Yamaha EX5 Silver Beast in Japan

Yamaha Silver EX5S
Yamaha Silver EX5S

This is a three part story about acquiring a Yamaha EX5 “Silver” Beast Edition in Japan today.

Part 1: At a Japan used music shop that I frequent in Nagano-city there is a Silver EX5 that has been sitting there for about one year. The price in Japanese yen at the moment is 65,000 which equals about $772.642 USD according to today’s exchange rate. The condition is “good” but not excellent. There appears to be no expansions, modules, SCSI interface, or whatever attached to the EX5 other than a hard shell case. Just the basic version. Furthermore, in some areas the paint appears to be rubbing off slightly. The EX5 definitely appears to have been used in performance or practice, but is still fully operational I believe. I haven’t played it, but the shop is offering a 3 month guarantee against problems or I can return it. It’s standard policy for them.

This past week I picked up both a Yamaha V50 and an SY77 which I’m really happy with. I really don’t see myself picking up this EX5 and I’ve obviously had a year to think about it, so I suppose I’m seeking closure…laugh.

What I’m curious about is whether this appears to be a good deal among EX5 users and enthusiasts. The guys at the shop may consider lowering the price since I am a frequent customer, but if I recall correctly, they already dropped the price about two months ago from 85,000 yen ( $1,010 USD ), so I doubt they will drop the price anymore this soon.

I’ve heard there is little or no difference between the Silver version and the regular version.

Just curious on whether it’s a potential diamond in the rough, or better to move on but maybe keep an eye on it.

Part 2:. I went back to the used music shop here in Japan and tried out the Silver EX5 I mentioned above. I found two problems with the synth.

1. There was a “Change Internal Battery” error message when powering up the unit. I suppose that is an easy fix by simply replacing the CR2032 internal battery. I was able to continue playing the synth though.

2. There is a dead “E” key at the upper most octave of the keyboard. This is probably most bothersome in that I can’t seem to find success stories about how to fix that. I have no idea if it simply would require cleaning the contact or what not. So, I would have to consider the notion that the EX5 could permanently have a dead key there.

There are no options as indicated with the exception that there was the 64MB extra memory in the EX5, but no flash memory of course. I pushed the “Sample” button and found that info.

The asking price is basically $750. Being in Japan I have to consider the cost of shipping should I buy overseas which I generally don’t. So $750 could be reasonable if buying abroad, but being that I’m down the street from the store, the keyboard “silver edition” seems to be priced pretty high.

I’ll probably continue checking about whether I can fix the dead key or not. If I can, I may go back to the store and see if I can talk him down. This may be the best opportunity to get a much better deal. However, if I fail, I then really have to consider whether I want it bad enough.

The sound is incredible and it was a joy playing through the presets. Even if I can talk the owner down, it’s greatly upsetting that there’s a dead key. I really wanted the full working 76 set of keys. Crap!

Reasons for wanting the EX5:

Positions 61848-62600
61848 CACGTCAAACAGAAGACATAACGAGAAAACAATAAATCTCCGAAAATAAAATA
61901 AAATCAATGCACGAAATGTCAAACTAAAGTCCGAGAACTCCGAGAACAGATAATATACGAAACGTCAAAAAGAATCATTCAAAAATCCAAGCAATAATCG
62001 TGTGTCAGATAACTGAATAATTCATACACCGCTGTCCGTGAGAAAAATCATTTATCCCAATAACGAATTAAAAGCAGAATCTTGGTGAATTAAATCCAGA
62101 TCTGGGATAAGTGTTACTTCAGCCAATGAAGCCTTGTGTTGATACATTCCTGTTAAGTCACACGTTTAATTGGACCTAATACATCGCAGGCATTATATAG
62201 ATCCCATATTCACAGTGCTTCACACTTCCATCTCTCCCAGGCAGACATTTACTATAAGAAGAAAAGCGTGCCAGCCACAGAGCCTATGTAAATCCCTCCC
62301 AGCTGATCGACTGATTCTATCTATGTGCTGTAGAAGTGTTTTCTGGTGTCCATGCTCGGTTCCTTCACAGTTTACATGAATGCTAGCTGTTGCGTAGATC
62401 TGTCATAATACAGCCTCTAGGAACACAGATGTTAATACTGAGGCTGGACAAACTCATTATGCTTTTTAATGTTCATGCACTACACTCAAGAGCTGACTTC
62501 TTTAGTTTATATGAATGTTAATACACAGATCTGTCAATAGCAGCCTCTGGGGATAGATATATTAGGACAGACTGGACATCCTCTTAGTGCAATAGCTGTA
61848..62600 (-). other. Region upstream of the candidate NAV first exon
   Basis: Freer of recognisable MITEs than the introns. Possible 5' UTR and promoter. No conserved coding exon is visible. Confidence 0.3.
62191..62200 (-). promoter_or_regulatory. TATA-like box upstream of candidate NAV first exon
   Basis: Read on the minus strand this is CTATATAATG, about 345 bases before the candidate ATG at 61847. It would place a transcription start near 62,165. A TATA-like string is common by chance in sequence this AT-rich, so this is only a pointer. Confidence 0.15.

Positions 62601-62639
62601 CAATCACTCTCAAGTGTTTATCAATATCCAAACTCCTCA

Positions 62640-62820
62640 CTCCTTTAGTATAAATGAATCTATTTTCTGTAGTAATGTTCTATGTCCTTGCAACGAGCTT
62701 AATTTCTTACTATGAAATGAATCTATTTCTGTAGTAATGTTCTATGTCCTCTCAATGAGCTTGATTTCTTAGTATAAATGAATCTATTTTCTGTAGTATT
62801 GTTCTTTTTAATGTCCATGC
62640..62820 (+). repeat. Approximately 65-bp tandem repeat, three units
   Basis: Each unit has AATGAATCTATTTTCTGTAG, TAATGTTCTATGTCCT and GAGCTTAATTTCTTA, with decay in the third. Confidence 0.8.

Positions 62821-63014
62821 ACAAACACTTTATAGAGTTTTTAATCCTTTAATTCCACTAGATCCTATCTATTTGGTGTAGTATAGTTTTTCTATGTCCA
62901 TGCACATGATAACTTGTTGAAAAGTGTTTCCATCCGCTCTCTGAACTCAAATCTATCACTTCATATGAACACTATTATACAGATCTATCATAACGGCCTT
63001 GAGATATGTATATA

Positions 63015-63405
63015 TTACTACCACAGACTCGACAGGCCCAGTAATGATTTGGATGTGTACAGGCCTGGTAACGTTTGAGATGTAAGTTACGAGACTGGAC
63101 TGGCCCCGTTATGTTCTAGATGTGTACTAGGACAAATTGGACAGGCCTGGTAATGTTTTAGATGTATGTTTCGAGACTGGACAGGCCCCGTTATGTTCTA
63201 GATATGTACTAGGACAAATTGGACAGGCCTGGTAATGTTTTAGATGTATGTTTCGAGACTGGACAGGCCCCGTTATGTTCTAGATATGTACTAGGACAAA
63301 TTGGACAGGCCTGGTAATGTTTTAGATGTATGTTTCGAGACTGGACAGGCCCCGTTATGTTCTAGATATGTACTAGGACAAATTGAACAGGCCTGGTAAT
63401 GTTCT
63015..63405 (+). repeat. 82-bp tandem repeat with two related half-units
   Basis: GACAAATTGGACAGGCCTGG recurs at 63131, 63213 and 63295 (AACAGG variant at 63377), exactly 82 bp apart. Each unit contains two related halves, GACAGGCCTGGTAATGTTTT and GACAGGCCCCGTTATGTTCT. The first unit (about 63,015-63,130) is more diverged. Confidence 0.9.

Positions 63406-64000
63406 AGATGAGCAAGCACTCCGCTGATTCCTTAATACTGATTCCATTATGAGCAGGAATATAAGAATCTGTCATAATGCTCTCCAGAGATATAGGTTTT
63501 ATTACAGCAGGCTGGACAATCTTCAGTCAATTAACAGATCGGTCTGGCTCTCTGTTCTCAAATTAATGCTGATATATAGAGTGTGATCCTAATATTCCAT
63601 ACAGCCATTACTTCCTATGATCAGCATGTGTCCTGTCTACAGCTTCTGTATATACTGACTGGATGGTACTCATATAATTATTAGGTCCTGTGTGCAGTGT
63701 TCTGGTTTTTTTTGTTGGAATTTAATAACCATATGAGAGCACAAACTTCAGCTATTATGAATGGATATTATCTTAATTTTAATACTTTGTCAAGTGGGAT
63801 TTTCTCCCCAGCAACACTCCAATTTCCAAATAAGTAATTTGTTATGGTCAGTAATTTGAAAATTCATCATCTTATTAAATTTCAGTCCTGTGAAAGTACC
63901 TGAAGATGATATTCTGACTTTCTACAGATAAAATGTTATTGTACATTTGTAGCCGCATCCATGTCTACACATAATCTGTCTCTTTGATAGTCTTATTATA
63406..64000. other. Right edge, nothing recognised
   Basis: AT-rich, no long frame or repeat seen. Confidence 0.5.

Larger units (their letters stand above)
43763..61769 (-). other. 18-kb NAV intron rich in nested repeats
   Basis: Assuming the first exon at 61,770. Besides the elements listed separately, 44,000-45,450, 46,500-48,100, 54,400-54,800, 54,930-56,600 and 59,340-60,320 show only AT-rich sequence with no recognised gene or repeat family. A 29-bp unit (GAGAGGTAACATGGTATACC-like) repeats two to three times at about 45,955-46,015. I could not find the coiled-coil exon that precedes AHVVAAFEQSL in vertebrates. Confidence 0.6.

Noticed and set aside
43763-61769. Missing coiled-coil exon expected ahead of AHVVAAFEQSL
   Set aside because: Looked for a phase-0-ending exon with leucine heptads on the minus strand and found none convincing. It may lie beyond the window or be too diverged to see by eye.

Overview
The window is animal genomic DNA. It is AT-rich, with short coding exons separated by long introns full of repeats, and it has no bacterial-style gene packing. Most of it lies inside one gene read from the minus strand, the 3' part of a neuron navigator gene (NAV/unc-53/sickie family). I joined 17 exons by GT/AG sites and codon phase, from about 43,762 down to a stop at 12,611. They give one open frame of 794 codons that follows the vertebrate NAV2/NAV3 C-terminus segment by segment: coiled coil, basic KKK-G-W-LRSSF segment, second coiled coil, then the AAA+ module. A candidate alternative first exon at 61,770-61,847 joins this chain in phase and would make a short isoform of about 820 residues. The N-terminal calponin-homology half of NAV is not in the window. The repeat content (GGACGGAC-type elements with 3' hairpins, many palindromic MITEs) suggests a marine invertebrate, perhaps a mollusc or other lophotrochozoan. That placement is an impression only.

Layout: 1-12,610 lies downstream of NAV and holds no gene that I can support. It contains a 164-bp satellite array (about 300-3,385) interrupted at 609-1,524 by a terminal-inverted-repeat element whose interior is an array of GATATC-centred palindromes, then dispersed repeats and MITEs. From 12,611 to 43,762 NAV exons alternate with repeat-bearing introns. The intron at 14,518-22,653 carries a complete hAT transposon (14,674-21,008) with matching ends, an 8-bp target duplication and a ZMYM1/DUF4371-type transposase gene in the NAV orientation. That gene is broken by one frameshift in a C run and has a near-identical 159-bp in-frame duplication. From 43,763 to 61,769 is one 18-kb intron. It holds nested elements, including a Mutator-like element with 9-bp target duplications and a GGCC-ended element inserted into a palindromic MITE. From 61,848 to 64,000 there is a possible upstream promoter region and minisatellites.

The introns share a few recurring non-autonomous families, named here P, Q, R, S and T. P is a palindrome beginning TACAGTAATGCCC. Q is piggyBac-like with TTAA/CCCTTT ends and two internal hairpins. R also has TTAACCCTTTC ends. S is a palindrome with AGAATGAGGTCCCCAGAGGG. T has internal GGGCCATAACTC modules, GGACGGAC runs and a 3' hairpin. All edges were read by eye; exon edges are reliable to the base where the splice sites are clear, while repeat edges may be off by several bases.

1. FDSP Synth
2. VL Synth (I have an ES Rack but no breath controller except with the CS6r, but I have two PLG-AN boards in that. The ES Rack has the PLG Drums and PLG DX. Could switch around and by the PLG-VL I suppose.)
3. RHODES – I am an EP freak and most of my playing “foundation” wise is with the Rhodes or EPs.
4. Multi-Sampling. Owning a Roland W-30 and S-760, I do lots of multi-sampling but with very “small” samples. Contrary to most EX5 users perhaps, I don’t mind loading my samples from floppy. I also have an A3000 with SCSI should I need that. I use other phrase/loop gear for large samples.
5. Programming Options! The thought of all those synth patch possibilities has me intrigued.
6. Pattern Sequencer. I am an active keyboard learner and “jam” artist so I prefer to create Sequenced patterns with drums, bass, and maybe some strings. I then like to practice and play “rhodes” oriented stuff over that as improv or just learning theory etc. The EX5 has the sequencer inside and it seems “good enough” for basic pattern back tracks in a non-live environment.
7. Finally Speculation. With the release of the Yamaha XF, there seems to be a lot of comparison going around with Motif series. I notice that the EX5(r) keeps coming up a lot with the majority of people saying either “Get it now!” or “I’ll never get rid of it!”.

One of the things I really liked about the EX5 though was that it was 76 keys. All of my synths are either 61 keys or less. Although I’m exaggerating a bit, it seems having a dead key is almost like having 61 keys all over again.

P.S. – Perhaps someone reading this will simply feel that I’m whacked for considering the EX5 given my current Yamaha gear setup. Maybe I need to hear that as well from someone….

Part3: I went back to the store and managed to “surprisingly” talk the owner down to $375 for the Silver Yamaha EX5 with hard shell case. He asked me if there were any problems with the keyboard and I honestly told him that I had to:

(a) change the battery,
(b) figure out how to fix the dead “E” key in the upper octave, and finally
(c) upgrade the rom chip as the synth had V1.06 and TG V1.07 if I remember correctly. I think that’s what I saw when I pressed “Voice + H + Bank8”.

I also indicated that there may be other things wrong like the floppy drive, LCD Display, and Unresponsive Knobs although they checked out just fine when I tested the EX5 in the store. I wasn’t trying to give him any crap, but rather just sincerely let him know that the EX5 had been in the store for over a year and that I’d have to likely put some and money into maintenance. ( Us Synth enthusiasts know this anyway so this probably shouldn’t be news to him. I always expect to put extra money in with synths after purchasing. ).